Covered CA struggles to meet expectations

covered ca“This issue of making health care affordable is not easy.” It probably wasn’t what Peter Lee, executive director of Covered California, hoped to announce in the exchange’s second year. But the remarks came on the heels of a new survey showing that many Golden Staters are not seeing the kind of sweeping relief anticipated from the Affordable Care Act.

The Kaiser Family Foundation poll, taken in December of last year, added another piece of discouraging data to an increasingly daunting pile. “Forty-four percent of exchange policyholders surveyed said it’s somewhat or very difficult to afford their premiums,” the Los Angeles Times reported, “compared with 25 percent of adults who had employer-based or other private health insurance.”

Analysts paid close attention to the figures for two reasons. First, they contributed to the growing perception that Covered California — one of the nation’s biggest, most important and most successful exchanges — is now on a path toward underperformance.

Second, as the Times noted, the numbers will foster an intensified debate between the exchange and the insurance companies on premium rates for the new year. “Many analysts are predicting bigger premium increases for 2016 in California and across the country. Insurers have more details on the medical costs of enrollees, and some federal programs that help protect health plans from unpredictable claims will be winding down.”

Calling audibles

As California’s struggles have reflected the even greater challenges faced by other failed or failing exchanges, policymakers and regulators have turned to consider how to sidestep disaster. One notion that has attracted attention — possibly in Gov. Jerry Brown’s office — is an exchange merger.

“The idea is still only in the infancy stage,” reported The Hill. “It’s unclear whether a California-Oregon or New York-Connecticut health exchange is on the horizon. But a shared marketplace — an option buried in a little-known clause of the Affordable Care Act — has become an increasingly attractive option for states desperate to slash costs. If state exchanges are not financially self-sufficient by 2016, they will be forced to join the federal system,”

The idea would be that a state with a failed marketplace could offer a surge of enrollees and revenue to a state with a struggling marketplace. Intuitively, the arrangement would tend to cluster smaller states around larger ones, effectively extending the insurance regimes of the former to the latter.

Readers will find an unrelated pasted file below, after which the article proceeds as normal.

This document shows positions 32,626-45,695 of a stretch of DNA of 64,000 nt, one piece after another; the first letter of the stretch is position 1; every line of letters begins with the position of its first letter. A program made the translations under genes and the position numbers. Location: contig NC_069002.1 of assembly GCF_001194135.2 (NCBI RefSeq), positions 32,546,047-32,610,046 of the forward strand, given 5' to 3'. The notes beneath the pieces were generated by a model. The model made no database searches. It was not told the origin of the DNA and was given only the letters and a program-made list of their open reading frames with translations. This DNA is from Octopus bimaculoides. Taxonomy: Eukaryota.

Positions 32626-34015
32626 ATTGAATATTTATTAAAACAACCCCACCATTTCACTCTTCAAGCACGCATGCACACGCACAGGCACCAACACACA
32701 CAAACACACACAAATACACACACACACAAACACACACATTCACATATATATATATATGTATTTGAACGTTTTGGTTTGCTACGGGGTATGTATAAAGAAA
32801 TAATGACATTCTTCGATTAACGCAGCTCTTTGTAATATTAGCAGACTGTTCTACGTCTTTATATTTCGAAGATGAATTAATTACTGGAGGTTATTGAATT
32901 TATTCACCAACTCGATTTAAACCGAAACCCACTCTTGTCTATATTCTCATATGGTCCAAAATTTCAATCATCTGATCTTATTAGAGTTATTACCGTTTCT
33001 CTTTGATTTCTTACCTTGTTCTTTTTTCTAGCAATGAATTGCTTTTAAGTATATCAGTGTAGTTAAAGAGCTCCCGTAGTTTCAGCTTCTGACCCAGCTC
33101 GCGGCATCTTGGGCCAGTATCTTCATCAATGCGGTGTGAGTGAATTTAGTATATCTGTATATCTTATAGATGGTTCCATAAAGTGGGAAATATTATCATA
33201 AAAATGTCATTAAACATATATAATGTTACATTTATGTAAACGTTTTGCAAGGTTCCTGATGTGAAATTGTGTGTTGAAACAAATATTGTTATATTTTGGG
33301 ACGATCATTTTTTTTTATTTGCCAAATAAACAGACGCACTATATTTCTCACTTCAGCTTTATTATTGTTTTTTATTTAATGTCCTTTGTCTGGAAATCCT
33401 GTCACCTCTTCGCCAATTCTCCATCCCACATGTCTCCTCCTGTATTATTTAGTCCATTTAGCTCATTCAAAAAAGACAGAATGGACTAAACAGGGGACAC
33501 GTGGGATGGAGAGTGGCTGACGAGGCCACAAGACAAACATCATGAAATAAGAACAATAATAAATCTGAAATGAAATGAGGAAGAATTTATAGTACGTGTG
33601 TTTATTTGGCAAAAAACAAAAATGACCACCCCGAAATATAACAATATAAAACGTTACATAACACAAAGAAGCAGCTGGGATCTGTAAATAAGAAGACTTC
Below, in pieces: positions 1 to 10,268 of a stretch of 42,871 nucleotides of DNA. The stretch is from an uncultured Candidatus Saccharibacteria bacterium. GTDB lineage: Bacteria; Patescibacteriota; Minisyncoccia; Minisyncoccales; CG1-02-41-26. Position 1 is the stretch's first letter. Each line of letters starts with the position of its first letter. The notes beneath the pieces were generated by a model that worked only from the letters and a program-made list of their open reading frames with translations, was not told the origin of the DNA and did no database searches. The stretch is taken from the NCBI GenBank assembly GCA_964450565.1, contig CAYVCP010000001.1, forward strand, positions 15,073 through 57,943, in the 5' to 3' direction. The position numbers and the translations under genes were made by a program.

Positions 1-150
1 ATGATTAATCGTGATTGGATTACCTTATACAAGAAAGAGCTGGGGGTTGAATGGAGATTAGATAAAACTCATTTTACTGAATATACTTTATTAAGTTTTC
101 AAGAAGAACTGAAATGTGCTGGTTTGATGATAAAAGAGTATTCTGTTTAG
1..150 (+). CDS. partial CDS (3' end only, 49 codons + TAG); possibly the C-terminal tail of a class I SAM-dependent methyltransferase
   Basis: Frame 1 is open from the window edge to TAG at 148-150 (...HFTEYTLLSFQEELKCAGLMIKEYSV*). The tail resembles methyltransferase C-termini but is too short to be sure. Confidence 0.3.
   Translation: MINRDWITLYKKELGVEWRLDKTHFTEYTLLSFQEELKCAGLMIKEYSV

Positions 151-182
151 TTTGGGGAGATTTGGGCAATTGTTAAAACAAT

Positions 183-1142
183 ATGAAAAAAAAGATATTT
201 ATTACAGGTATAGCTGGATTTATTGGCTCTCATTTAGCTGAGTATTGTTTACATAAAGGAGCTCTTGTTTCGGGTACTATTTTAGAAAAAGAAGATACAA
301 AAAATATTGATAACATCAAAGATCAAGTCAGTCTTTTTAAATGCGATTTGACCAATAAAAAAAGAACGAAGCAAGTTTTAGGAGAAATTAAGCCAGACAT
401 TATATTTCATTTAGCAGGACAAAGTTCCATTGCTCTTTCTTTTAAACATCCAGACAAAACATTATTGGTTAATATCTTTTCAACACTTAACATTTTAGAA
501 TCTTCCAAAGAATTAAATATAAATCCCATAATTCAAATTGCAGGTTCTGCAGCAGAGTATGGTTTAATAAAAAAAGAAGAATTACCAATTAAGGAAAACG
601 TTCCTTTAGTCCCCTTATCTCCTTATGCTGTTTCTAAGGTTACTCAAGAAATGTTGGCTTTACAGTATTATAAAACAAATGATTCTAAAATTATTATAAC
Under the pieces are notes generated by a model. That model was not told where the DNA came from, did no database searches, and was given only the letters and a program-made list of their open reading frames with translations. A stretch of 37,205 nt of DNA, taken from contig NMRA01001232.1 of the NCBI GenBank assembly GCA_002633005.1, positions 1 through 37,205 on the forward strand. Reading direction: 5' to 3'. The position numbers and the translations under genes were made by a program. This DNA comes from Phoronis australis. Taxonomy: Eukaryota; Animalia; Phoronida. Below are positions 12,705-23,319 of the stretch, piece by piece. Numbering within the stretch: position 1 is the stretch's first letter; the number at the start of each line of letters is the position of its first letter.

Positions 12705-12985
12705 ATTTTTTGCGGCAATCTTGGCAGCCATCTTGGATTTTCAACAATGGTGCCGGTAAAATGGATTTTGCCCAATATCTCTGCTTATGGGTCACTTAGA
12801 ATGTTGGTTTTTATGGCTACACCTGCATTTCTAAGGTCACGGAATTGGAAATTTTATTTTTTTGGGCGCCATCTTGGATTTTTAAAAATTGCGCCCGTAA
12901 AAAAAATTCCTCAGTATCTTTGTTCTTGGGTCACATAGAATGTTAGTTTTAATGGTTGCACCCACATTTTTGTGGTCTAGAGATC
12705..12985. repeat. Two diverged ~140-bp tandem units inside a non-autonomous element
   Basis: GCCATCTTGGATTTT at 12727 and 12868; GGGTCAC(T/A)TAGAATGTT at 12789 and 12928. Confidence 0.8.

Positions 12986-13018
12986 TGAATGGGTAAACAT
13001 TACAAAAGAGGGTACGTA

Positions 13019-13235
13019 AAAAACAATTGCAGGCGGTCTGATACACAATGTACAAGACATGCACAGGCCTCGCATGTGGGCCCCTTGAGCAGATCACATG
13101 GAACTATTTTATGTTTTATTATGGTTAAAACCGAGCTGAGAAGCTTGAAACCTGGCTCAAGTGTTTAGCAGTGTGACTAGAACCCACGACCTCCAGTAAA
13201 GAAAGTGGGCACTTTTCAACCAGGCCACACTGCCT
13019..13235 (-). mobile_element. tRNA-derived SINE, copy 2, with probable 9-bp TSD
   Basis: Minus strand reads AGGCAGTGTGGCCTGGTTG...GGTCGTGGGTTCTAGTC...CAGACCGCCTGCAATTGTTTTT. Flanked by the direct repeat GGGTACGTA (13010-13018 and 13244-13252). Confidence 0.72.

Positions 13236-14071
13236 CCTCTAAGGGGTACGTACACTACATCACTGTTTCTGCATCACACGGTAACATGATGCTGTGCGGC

In part, The Hill observed, states have turned to the merger idea because federal law requires their exchanges to be financially self-sustaining if they wish to avoid joining the federal exchange. But states have also been pressured by the King v. Burwell case currently pending at the Supreme Court, where the legality of federal subsidies for states without their own exchanges is on the line.

“Most Republican state leaders have avoided talking about how they would respond to a decision against the use of subsidies on the federal exchange,” according to The Hill. “Behind the scenes, however, many are anxiously contacting states that run their own exchanges.”

Expanding coverage

Perhaps paradoxically, legislators in Sacramento have responded to the climate of uncertainty surrounding California’s exchange and the broader exchange system by pushing for expanded coverage, including to unlawful immigrants.

Under the terms of a new bill, SB4, successfully advanced through committee by state Sen. Ricardo Lara, D-Bell Gardens, “the undocumented will be able to buy health insurance on the Covered California exchange, always providing that the federal government authorizes it, but they will not automatically benefit from Medi-Cal, the state medical subsidy, however low their annual incomes,” according to Fox News Latino.

Questioning assessment

As the policy shifts play out, at least some news analysts have raised a key side issue: just how experts and lay readers are supposed to confidently assess just how well or poorly Covered California is doing.

In a recent essay, Trudy Lieberman at the Columbia Journalism Review noted that the exchange has frequently put forth different measures and metrics by which its success might be judged. Sometimes, the standard has been total enrollees or new yearly enrollees. Sometimes, it has been the renewal rate, the number of Californians covered through the exchange itself, or, “simply, the overall rate of uninsured adults across the state[.]”

Coverage of the exchange’s fortunes, Lieberman observed, “has largely followed the lead set by the exchange. The result is coverage that has too often been reactive, short on enterprise, and with missed opportunities to ask some necessary questions. Covered California may ultimately have a success story to tell — but it will need to face some sharper skepticism before we can be sure.”

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